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Last Updated: Thursday, 11 March, 2004, 06:44 GMT
Councils 'should not be capped'
Council tax demo
Council tax rises have sparked protests in many regions
It would be wrong for ministers to use their capping powers to limit council tax rises, local authority leaders say.

The Local Government Association warning comes as English councils have to set their budgets for next year.

The average tax rise is expected to be 6% but some councils are likely to set rises of above 10%. Ministers have said "excessive" rises may be capped.

But the LGA said independent checks would be unlikely to find evidence of unreasonable or excessive spending.

Independent survey

It argues that the rises are even lower than Chancellor Gordon Brown's forecasts of 7.2%.

Pensioners in many parts of the UK have been conducting a high-profile campaign against big rises in council tax, with some risking jail if they fail to pay up.

However, an independent survey by CIPFA, the Chartered Institute of Public Finance and Accountancy - in conjunction with BBC Radio 4's Today programme - earlier this month said the average rise for a band D property would be 6% or 62 for 2004-05.
I think it is likely we will be using our capping powers
Local Government Minister
Nick Raynsford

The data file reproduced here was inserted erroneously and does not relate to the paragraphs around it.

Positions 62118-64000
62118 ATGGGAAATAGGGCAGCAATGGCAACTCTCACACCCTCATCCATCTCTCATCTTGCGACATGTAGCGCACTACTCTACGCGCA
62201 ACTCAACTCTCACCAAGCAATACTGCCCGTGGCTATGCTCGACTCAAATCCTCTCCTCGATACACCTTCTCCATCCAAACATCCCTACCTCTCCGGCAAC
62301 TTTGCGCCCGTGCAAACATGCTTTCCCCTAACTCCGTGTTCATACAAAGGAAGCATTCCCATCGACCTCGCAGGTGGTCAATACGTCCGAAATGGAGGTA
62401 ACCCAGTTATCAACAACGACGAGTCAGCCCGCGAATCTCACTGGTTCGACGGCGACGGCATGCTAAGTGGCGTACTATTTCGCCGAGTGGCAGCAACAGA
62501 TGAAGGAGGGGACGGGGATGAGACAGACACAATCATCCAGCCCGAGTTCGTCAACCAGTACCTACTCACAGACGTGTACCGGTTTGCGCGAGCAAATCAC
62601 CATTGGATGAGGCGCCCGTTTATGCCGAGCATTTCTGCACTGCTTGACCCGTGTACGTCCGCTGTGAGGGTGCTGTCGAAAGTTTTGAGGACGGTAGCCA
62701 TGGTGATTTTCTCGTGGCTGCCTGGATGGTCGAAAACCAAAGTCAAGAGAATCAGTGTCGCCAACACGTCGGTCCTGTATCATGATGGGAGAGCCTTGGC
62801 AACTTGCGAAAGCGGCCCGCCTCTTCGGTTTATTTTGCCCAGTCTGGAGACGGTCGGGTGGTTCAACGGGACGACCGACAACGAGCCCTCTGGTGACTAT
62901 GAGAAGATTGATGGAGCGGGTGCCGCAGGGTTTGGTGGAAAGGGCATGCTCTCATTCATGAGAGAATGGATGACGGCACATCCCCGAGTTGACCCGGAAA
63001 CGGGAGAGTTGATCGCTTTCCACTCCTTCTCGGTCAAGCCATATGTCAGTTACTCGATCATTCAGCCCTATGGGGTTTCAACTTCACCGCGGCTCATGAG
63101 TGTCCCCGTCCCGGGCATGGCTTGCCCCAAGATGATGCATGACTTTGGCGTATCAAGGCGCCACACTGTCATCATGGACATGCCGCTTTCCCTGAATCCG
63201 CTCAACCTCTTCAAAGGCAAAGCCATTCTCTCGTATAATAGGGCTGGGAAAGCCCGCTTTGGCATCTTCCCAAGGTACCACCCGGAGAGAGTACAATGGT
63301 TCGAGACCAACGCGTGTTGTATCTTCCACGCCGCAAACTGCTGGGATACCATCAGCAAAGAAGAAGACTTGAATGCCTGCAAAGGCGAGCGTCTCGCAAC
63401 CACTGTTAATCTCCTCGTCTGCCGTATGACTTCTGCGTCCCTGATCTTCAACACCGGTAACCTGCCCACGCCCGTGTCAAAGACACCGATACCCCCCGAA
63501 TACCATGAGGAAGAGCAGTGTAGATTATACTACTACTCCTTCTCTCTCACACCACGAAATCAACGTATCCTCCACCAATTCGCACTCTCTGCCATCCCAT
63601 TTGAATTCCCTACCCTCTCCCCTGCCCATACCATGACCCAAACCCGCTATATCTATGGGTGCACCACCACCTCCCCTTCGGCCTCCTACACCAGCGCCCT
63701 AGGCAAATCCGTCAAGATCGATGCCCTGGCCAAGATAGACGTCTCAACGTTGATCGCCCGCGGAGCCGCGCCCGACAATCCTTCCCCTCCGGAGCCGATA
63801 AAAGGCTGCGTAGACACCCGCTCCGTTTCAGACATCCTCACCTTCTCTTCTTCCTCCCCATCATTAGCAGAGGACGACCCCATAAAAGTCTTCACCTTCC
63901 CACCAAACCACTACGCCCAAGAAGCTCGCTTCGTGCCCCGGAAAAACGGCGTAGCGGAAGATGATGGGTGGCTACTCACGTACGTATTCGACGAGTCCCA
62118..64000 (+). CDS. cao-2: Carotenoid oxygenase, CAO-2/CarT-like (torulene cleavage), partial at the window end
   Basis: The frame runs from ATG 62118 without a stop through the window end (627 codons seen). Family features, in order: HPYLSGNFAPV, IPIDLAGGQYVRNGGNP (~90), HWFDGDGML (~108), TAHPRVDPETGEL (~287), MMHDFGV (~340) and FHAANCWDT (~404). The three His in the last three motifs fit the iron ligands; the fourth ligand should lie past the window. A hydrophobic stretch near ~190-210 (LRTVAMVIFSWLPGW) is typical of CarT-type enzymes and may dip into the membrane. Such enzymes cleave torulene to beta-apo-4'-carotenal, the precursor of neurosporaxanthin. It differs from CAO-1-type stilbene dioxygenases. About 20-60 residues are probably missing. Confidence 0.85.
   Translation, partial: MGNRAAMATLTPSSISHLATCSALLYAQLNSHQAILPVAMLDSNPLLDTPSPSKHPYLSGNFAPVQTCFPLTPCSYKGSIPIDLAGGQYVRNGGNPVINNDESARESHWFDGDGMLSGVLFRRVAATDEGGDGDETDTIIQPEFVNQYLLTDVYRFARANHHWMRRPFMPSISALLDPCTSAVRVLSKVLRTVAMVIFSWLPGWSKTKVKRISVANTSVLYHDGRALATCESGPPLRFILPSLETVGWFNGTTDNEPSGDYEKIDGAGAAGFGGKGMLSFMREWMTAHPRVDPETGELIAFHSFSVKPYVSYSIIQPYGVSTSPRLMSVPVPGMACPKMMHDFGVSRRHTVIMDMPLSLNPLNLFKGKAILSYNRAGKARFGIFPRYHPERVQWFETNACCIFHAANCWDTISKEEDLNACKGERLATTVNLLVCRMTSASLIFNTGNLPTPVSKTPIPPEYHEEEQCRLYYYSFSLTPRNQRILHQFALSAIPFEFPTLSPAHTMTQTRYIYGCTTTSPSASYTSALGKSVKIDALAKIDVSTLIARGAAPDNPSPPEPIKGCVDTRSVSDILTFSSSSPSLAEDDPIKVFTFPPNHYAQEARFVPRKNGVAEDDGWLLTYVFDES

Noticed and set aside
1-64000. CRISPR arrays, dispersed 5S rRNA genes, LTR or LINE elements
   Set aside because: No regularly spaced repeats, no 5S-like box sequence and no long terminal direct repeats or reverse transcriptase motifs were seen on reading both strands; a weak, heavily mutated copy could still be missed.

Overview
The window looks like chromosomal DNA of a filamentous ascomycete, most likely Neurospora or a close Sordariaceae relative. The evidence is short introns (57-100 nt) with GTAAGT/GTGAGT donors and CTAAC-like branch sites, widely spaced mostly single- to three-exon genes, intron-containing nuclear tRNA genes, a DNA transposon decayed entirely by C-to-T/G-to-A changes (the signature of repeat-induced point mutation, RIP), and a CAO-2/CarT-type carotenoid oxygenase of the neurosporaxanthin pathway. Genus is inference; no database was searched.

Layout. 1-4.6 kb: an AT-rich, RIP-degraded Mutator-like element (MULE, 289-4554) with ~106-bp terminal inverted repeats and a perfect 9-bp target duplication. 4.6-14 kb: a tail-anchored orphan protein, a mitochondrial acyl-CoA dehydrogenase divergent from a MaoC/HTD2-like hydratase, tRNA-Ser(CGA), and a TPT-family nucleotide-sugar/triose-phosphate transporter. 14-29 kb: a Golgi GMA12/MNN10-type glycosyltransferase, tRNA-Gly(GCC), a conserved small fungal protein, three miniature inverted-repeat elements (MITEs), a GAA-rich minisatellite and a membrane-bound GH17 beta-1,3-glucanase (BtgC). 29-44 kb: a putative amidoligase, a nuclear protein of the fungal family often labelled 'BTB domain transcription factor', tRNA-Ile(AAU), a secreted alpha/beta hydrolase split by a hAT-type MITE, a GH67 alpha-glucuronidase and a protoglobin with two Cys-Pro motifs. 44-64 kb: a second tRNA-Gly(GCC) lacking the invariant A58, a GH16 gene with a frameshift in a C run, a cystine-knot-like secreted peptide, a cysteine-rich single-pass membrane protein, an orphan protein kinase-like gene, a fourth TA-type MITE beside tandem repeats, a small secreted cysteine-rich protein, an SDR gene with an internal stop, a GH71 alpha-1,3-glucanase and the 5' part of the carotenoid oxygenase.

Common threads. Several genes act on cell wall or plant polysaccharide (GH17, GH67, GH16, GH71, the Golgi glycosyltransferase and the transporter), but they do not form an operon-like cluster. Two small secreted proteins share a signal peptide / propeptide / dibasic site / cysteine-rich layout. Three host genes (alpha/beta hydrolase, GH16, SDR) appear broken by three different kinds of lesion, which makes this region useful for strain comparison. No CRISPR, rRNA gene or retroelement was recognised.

Last year's average tax increase was around 12.9% and CIPFA said its findings suggested March's increases would be the lowest in Band D since 1996.

At the time, Local Government Minister Nick Raynsford said he was encouraged by evidence that some councils have listened to calls to lower their council tax increases to an average of around 6%.

'Unreasonable burden

But he said there was no room for complacency, adding: "There are still authorities whose increases are significantly above this average."

He pledged that the government would use capping powers where an "unreasonable burden" was placed on council tax payers.

"With the kind of levels being talked about in some areas, which are in double figures and imply quite large budget increases, then I think it is likely we will be using our capping powers," he said.

Ministers are due to start examining council budgets in detail next week, but BBC Local Government Correspondent Jon Andrew said no announcements about capping were likely to be made until well into April.


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